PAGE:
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Shadow Chancellor returns to Birkbeck to announce new policy

John McDonnell, who completed his Master’s degree in Politics and Sociology at Birkbeck, returned to Bloomsbury to announce his party’s adoption of the Financial Transactions Tax.

John McDonnell pictured with David Hillman, Director of Stamp Out Poverty.
Rt Hon John McDonnell MP pictured with David Hillman, Director of Stamp Out Poverty.

The cost of the bank bailouts following the 2008 financial crisis is estimated at seven trillion dollars. Yet little has been done since then to mitigate the risks of a future crash, or to reimburse the public purse for the loss.

In Making the UK A Citadel of Long-Term Finance: A Comprehensive Financial Transactions Tax Proposal, a joint discussion between the Progressive Economy Forum (PEF) and Stamp Out Poverty, eminent economists and academics, among them Labour’s Shadow Chancellor and Birkbeck alum John McDonnell, set out proposals for how the volatility of the financial sector may be addressed in a way that benefits society.

The event was hosted by Birkbeck's School of Business, Economics and Informatics with an introduction from Dr Sue Konzelmann, member of the PEF Council and Reader in Management.

The Financial Transaction Tax (FTT), also known as the Robin Hood Tax, is a small charge on the purchase of financial assets like shares, bonds and derivatives. These transactions are largely carried out by the banks as opposed to individuals.

Professor Avinash Persaud, Chairman of Intelligence Capital and former Global Head of Currency and Commodity Research at JP Morgan, highlighted two major benefits of the policy: raising capital to invest in UK skills and public services and changing behaviour in the financial sector to reduce the risk of future crises.

“I used to believe the world of finance existed in cyber space and that there was no way to control it, but finance is not anonymous,” he said. “They like to say no one predicted the crash of 2008, but that’s a common urban myth. The banks pushed themselves towards catastrophe by creating policies that sanctified fast finance. The game of finance became how to be the first one to leave the room when the going gets tough.”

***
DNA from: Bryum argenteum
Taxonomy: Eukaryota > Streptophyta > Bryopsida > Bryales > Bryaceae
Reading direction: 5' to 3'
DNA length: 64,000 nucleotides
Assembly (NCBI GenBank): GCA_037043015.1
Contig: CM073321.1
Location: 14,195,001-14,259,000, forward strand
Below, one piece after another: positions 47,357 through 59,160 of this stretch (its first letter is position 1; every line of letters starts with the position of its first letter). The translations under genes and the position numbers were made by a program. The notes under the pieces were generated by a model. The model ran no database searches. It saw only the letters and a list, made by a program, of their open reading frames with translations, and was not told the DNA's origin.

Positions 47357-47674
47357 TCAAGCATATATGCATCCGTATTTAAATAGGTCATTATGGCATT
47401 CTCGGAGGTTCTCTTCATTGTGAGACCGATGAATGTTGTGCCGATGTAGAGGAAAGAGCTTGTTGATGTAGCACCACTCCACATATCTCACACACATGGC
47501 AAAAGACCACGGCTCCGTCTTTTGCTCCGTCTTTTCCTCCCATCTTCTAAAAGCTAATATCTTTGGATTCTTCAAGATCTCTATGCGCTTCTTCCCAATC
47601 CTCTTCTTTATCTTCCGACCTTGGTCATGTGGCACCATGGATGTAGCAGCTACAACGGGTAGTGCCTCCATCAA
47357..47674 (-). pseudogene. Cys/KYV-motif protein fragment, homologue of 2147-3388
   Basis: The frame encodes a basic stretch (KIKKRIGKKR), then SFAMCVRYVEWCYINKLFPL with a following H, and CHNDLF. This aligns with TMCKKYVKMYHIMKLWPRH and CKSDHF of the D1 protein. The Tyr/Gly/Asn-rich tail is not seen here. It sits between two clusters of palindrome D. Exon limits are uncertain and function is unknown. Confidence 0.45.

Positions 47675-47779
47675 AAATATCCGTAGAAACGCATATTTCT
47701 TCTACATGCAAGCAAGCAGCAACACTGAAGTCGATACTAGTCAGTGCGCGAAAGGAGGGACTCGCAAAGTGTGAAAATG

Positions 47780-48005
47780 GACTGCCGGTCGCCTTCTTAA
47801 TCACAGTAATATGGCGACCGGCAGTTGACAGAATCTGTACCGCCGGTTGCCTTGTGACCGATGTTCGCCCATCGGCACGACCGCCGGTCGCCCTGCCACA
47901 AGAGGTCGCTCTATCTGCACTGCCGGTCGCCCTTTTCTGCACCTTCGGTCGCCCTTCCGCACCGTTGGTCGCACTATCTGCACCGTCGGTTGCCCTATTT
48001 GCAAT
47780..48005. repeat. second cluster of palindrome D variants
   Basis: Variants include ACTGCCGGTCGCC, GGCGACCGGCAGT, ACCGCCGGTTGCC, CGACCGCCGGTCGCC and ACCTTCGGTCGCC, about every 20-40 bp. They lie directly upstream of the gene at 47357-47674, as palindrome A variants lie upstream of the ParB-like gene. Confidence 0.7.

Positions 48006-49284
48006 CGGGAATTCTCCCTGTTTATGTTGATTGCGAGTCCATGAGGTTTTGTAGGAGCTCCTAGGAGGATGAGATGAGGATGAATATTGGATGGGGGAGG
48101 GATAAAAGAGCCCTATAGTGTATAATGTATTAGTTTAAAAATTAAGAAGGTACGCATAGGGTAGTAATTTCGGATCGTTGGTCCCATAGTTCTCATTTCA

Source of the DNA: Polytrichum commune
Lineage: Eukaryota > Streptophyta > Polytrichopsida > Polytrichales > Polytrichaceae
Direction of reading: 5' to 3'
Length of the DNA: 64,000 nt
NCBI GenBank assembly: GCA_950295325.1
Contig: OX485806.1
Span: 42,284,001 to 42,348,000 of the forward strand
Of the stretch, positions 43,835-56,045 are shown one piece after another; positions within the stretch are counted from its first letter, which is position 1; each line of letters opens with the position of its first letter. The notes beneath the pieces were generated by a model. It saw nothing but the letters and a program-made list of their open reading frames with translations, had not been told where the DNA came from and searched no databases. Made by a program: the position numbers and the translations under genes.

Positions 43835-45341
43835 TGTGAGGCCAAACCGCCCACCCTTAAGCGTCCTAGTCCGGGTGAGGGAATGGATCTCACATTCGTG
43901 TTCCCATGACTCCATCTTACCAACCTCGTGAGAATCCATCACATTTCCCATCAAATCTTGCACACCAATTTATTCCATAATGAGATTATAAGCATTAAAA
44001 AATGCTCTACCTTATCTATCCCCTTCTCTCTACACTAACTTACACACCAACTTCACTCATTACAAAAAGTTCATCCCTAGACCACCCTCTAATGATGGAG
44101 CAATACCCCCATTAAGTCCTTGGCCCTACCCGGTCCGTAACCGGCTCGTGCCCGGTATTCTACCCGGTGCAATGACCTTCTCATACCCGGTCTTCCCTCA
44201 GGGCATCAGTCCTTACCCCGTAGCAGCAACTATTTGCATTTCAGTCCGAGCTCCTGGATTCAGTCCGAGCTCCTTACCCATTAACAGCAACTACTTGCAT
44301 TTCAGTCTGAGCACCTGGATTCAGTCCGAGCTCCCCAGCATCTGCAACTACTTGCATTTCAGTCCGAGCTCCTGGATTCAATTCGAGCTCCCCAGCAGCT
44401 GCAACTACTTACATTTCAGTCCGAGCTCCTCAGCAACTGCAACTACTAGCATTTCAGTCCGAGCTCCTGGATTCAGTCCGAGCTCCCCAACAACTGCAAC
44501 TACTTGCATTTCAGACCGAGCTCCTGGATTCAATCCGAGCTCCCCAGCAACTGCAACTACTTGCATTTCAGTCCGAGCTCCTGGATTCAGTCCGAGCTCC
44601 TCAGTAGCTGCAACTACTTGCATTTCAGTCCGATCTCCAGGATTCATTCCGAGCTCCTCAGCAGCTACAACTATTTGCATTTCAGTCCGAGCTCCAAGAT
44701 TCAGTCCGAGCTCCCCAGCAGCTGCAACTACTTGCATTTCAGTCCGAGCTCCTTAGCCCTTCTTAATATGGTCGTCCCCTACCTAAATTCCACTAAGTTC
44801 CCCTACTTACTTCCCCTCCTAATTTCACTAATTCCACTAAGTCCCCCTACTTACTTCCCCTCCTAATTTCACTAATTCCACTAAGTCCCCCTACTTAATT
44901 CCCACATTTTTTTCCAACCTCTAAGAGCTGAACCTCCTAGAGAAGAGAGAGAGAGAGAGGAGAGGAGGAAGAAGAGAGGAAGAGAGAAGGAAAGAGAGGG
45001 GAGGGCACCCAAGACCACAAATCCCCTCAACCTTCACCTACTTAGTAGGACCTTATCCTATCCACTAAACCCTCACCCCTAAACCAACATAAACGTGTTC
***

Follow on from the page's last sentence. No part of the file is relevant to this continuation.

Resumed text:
Professor Persaud listed a number of examples of instances for which the UK financial sector is not currently fit for purpose, Brexit and climate change being the most pressing, arguing that we need ready capital to be able to cope with unforeseen losses.

However, he stressed that the purpose of the FTT was not to put a stop to trading, saying: “I am in favour of balance. We need traders, but we also need investors to think about the future.”

Also on the panel were Professor Stephanie Griffith-Jones, member of the PEF Council, and David Hillman, Director of Stamp Out Poverty, who echoed the need for future investment for a thriving economy.

Arguing that the financial sector “should not be a bad master, but a good servant,” Professor Griffith-Jones said: “If we want a financial sector that serves the economy, it has to be long term. Bankers will also feel better about themselves, as they will be contributing to a better economy.”

David Hillman stressed that, on the basis of research conducted by the PEF, reorientation of financial activity through the FTT would release £35 billion over a five-year parliament. These are funds that the Shadow Chancellor pledged to use to tackle climate change, the “grotesque levels of inequality” in the UK, and the quality of life for its citizens.

McDonnell said: “We are the fifth largest economy in the world, but we can’t feed our people, can’t house them, can’t care for them. We need long term, large-scale investment in our economy and society.”

The Labour Party is in the process of consulting on their manifesto and will be adopting the FTT as a policy in the next general election.

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